BT Wholesale to trial QoS feature
BT Wholesale has released notes to the service providers describing its plans for a Downstream Quality of Service (QoS) control on the BT Wholesale IPStream ADSL products. The timetable would appear to be a trial during the 2nd or 3rd Quarter of 2005, with a launch after that if the trial goes well.
The QoS control is designed to provide an assured rate on the downstream side of the service, examples for its use would be to ensure a video stream plays smoothly with no stalls. The system will work such that the ISP interfaces to the BT Wholesale systems and books the session, i.e. what bit rate and for how long it is required. It will be up to the service providers to develop interfaces to allow customers to decide what they want. The mechanisms will be built on top of the End User Speed Control capabilities that are to be made available to providers. Obviously a QoS control will cost money, and BT Wholesale will bill the ISP for each session booked. More details for those interested in the technicalities are at www.sinet.bt.com, the relevant documents are SPIN 089 and STIN 427.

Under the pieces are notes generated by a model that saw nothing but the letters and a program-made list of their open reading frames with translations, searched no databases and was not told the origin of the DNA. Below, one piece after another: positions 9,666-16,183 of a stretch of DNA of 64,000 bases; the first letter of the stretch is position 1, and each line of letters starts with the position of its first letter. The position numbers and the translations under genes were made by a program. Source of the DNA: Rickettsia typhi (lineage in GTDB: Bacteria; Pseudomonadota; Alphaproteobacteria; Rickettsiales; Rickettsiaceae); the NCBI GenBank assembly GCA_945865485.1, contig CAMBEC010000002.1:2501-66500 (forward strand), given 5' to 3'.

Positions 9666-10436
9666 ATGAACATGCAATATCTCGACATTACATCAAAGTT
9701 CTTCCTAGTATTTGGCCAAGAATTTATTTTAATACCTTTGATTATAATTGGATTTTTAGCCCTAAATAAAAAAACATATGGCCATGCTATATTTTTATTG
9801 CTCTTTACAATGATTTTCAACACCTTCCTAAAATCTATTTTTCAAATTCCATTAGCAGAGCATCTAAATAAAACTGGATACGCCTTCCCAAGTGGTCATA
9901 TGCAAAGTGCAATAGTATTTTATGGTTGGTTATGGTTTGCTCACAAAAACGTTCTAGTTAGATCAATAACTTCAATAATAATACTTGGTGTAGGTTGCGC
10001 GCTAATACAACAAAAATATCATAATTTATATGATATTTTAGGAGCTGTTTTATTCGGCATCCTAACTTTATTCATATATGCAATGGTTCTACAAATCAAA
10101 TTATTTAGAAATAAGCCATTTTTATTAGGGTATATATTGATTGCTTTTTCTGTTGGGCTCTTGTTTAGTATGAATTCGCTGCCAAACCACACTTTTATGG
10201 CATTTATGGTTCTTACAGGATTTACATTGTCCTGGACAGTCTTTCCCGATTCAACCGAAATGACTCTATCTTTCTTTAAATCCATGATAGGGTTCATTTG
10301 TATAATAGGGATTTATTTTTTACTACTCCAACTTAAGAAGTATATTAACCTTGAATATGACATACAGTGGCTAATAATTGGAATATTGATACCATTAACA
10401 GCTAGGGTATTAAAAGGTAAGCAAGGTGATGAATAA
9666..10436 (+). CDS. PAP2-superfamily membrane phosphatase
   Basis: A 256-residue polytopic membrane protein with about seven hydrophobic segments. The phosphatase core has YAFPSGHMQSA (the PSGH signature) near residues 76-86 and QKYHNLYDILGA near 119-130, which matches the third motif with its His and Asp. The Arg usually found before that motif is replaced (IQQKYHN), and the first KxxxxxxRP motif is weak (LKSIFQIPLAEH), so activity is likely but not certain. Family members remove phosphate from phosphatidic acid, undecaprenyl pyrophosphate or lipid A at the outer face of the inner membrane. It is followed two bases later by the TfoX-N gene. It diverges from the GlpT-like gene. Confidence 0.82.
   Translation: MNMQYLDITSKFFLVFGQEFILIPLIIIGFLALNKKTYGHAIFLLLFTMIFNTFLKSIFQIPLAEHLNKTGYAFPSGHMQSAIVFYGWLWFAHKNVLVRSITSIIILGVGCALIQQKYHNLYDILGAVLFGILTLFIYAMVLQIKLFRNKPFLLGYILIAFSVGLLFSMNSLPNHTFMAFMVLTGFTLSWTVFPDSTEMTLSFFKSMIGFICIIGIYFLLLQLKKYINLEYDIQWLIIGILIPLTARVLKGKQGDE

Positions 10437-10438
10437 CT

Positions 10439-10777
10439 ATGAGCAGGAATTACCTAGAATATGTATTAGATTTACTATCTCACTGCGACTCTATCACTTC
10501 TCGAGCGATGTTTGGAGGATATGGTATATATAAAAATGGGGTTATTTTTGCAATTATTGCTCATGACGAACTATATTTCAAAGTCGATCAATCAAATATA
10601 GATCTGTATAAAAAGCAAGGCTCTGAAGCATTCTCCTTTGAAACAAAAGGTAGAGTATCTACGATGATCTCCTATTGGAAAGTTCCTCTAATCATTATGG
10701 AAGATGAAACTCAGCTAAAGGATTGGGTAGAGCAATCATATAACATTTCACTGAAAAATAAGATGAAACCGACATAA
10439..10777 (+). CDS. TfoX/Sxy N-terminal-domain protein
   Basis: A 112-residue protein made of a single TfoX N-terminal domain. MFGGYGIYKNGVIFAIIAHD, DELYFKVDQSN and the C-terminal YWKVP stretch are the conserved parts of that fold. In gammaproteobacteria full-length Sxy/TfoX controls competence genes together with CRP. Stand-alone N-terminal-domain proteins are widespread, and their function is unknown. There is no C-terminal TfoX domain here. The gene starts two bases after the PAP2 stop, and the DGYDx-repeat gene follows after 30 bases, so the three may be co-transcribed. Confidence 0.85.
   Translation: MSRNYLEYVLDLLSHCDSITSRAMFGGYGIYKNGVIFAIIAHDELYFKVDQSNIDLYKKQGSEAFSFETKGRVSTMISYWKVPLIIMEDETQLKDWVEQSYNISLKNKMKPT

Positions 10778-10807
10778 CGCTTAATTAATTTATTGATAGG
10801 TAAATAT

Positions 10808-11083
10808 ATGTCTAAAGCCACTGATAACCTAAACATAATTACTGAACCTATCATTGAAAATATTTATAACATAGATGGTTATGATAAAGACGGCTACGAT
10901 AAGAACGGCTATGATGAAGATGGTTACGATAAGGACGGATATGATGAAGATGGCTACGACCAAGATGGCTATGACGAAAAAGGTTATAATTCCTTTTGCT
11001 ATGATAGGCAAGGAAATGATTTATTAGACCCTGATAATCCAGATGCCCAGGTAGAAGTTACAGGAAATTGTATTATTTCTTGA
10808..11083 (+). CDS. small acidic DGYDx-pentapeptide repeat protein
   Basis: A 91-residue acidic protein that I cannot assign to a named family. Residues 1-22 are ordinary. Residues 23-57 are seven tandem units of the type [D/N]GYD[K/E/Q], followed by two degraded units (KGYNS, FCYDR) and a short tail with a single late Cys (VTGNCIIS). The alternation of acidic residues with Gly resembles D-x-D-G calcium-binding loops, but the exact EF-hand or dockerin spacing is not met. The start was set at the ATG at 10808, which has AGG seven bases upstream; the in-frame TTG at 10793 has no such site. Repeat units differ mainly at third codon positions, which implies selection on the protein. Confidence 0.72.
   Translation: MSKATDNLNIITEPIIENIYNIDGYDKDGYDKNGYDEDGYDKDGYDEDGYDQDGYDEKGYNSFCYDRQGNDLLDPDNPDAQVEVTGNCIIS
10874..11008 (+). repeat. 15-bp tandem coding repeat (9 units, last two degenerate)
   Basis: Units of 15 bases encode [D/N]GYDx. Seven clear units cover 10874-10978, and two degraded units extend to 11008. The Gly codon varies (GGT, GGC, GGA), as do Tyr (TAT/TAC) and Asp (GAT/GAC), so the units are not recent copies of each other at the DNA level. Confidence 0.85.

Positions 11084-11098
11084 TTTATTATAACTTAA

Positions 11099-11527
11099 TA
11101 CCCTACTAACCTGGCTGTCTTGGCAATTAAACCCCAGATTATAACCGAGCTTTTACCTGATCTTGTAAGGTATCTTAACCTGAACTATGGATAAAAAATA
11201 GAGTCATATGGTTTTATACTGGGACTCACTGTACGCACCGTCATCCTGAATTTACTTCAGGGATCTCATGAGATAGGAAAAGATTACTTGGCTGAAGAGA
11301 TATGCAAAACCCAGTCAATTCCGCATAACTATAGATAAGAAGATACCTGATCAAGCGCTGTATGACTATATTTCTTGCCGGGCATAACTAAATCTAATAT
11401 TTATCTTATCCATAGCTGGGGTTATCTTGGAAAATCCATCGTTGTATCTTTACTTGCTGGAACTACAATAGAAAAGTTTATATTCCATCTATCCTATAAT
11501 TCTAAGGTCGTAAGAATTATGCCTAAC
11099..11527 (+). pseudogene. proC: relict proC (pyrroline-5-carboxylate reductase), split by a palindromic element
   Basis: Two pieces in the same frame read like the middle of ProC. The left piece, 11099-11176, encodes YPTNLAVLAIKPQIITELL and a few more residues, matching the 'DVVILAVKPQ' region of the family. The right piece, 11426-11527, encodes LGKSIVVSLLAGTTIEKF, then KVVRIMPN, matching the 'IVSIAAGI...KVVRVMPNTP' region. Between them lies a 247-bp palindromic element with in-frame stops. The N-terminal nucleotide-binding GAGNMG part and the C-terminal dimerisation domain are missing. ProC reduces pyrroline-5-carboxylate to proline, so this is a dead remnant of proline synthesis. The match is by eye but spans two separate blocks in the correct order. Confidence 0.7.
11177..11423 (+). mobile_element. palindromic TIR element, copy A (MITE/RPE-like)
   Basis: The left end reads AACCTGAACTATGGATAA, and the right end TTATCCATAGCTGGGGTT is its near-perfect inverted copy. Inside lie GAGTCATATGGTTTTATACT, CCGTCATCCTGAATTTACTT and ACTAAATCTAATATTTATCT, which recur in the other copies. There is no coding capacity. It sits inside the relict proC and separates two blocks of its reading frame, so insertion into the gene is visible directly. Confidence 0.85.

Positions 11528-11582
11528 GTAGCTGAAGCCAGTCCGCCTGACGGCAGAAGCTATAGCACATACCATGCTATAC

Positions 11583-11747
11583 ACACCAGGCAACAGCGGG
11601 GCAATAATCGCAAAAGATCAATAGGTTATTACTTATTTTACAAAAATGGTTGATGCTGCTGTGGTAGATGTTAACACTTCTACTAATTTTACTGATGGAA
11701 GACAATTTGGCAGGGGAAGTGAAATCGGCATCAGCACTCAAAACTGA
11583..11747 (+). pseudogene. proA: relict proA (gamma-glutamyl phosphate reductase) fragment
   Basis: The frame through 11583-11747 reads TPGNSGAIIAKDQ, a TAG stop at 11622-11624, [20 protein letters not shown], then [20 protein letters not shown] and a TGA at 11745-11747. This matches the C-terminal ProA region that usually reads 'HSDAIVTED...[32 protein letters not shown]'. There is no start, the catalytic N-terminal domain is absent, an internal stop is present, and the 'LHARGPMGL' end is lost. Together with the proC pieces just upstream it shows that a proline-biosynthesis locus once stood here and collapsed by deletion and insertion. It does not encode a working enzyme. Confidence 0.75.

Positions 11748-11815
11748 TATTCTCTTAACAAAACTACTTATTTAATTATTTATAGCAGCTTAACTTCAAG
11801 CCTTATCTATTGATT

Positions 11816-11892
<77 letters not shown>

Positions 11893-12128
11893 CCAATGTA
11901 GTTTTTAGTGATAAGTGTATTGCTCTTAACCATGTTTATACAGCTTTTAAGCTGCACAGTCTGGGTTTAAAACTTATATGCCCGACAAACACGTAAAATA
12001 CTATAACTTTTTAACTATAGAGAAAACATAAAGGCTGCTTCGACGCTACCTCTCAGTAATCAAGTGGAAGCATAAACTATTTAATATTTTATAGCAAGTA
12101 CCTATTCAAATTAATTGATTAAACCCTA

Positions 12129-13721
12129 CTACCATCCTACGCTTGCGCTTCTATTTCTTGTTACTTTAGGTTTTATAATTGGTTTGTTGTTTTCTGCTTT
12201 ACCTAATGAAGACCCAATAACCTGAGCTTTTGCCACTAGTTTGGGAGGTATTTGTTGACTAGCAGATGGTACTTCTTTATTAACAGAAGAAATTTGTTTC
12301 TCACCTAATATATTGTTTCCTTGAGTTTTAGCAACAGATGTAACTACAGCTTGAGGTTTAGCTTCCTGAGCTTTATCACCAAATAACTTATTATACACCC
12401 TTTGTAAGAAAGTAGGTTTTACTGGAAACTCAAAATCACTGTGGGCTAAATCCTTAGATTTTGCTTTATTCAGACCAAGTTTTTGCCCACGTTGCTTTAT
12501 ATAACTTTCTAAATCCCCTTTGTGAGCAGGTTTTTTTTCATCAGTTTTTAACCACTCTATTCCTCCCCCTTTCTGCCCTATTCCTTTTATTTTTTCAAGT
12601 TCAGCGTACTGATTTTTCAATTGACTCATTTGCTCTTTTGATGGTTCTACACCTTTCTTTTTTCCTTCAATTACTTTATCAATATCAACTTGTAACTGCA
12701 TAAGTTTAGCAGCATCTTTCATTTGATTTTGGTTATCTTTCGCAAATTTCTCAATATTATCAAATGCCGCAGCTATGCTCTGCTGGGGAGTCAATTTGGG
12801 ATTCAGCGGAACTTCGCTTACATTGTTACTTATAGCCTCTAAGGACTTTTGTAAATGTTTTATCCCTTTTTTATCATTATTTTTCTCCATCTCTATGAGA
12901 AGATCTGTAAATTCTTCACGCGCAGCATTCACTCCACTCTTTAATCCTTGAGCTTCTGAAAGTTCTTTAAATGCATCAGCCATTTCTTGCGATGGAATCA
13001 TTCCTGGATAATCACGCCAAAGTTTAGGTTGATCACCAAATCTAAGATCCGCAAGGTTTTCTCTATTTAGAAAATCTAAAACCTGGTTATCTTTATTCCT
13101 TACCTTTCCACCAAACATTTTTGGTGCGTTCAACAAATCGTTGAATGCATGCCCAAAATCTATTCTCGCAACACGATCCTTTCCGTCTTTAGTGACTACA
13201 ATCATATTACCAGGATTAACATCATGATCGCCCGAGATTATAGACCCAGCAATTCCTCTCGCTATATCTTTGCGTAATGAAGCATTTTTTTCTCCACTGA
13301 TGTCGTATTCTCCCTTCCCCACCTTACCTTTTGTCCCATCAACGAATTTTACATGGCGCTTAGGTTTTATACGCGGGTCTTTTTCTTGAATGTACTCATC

One can envisage the situation, whereby you have an ISP supplying a Video On Demand service running at perhaps 1.5Mbps, the user decides to watch the movie, and the speed of the line is boosted to 2Mbps, and the QoS switched on. The end-user doesn't have to worry about the techie bits, they have simply paid their £2.50 to view the film. With the advent of digital PVRs and rights management, we may even see options to download a film at a slower rate for £1 per film, and watch it once it has downloaded anytime in a seven day period. Or alternatively pay the higher rate and watch it 'live' but for a higher price.
A future development may be the launch of a 'Low Latency Assured Rate', which would give an assured bit rate, with a defined maximum latency across the BT Wholesale network. An option like this would appeal to the growing online gaming community, particularly those who take part in Clan matches.